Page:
Wheels on fire
Zoltan Zsohar never played T-ball or owned soccer cleats as a kid, but he did become a gold-medal athlete.
The White Rock resident was born while his family was fleeing conflict following World War II and became a cycling champion late in life.
Zsohar’s book, “Surviving Through Faith,” describes his parents’ agonizing escape from Hungary during the Russian occupation after the war.
“Russians were committing unthinkable atrocities everywhere they went,” he writes in the book. “Because they were drugged, the Russian soldiers were not afraid of anything. They showed no emotion. Russian soldiers were raping females regardless of their age, from 8 to 80.”
His parents escaped with their children to an American zone in Austria, where Zsohar was born. The refugee family lived for months in a wagon and tent before coming to Texas.
Zsohar grew up in Waxahachie but he didn’t start running until age 32. Beginning in the 1980s, he worked out at the YMCA and started running marathons.
At age 60, he took a weeklong bicycle tour of Colorado, traveling nearly 500 miles with daily climbs through the Rockies. He was so strong that fellow cyclists encouraged him to try racing.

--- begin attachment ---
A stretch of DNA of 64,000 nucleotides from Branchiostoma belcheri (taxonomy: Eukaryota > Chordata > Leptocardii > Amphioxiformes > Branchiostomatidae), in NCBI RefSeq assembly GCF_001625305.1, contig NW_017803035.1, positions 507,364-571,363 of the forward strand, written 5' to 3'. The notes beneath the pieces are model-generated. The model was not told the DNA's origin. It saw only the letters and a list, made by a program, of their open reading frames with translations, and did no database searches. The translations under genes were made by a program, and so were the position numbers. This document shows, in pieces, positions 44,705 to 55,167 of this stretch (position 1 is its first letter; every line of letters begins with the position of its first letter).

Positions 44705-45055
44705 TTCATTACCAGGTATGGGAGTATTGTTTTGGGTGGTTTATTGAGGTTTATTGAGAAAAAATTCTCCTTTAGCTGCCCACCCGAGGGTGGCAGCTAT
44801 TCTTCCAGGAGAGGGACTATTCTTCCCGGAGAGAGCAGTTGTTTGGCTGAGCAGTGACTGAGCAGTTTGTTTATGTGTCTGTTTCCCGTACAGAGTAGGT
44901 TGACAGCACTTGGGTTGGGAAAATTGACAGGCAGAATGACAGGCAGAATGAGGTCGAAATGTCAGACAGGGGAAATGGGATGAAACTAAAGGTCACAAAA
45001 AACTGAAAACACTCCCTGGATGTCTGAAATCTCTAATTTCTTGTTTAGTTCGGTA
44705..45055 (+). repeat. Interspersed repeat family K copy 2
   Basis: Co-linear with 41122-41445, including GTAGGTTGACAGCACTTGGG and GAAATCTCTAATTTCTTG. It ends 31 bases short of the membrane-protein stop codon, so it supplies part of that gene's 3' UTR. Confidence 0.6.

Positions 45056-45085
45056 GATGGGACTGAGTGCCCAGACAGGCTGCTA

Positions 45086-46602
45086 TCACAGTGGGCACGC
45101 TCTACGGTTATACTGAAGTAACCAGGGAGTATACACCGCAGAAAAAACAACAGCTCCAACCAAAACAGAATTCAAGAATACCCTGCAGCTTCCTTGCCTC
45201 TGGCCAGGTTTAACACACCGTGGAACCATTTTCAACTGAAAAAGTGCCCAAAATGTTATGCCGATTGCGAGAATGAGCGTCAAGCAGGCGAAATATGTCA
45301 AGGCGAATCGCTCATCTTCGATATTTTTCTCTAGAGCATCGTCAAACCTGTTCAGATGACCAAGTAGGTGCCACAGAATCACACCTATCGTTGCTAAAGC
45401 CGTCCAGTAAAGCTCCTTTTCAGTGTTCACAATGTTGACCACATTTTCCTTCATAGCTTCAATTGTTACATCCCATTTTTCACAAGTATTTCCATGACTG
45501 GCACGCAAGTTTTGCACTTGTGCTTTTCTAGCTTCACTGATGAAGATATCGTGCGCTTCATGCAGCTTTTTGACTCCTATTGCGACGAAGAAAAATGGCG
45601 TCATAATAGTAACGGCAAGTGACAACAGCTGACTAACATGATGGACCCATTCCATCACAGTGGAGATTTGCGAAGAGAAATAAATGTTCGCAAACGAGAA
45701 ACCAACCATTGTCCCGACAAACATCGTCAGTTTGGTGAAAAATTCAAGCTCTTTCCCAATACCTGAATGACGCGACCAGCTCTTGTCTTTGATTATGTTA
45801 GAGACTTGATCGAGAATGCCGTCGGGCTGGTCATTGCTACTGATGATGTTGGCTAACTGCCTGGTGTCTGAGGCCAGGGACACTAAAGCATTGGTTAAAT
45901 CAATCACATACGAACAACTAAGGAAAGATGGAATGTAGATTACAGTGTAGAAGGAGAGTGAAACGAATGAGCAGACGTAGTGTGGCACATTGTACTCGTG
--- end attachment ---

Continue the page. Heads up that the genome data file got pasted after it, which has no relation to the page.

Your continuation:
Zsohar’s sister told him about the Senior Games, a national competition for older athletes. To qualify for the national event, he first had to compete in regional and statewide contests.
In 2008, Zsohar entered his first bicycle race for the Houston-area Senior Games. Though he was a novice racer and didn’t have the same pricey aerodynamic equipment as many, he won three gold medals and a silver.
“I was like a bat out of hell,” he says of that first race. “The other riders were drafting off of me. I didn’t realize that I was leading them to the finish line.”
He finished second and learned not to block the wind for other racers.
He won the next race and eventually qualified for nationals. At the National Senior Games in San Francisco in 2009, he took home a bronze medal in the 20k race, and silver in the 40k.
During the 2013 national games in Cleveland, it was pouring rain for the entire 40k course, which included eight harrowing U-turns. In the final quarter-mile, Zsohar caught the lead group and won his first gold at the national level.
Zsohar competed in the National Senior Games this past June, at age 70, winning a silver medal and two bronzes and was named a “Humana Game Changer” for promoting healthy living.
Bike racing is Zsohar’s passion. He loves the thrill of competing, and he puts in work, riding about 200 miles a week all around North Texas.
“Everybody calls me Smoke because I smoke up those mountains,” he says.
He lives in the perfect place to be committed to cycling. His front porch in the Peninsula neighborhood looks out onto the lake. He’s known to help people with flats and invite fellow riders to join him on his front porch for a glass of wine. “It’s those little unique things that happen that make living here such a great place,” he says. “We built this deck to sit and watch the sunset and welcome people.”
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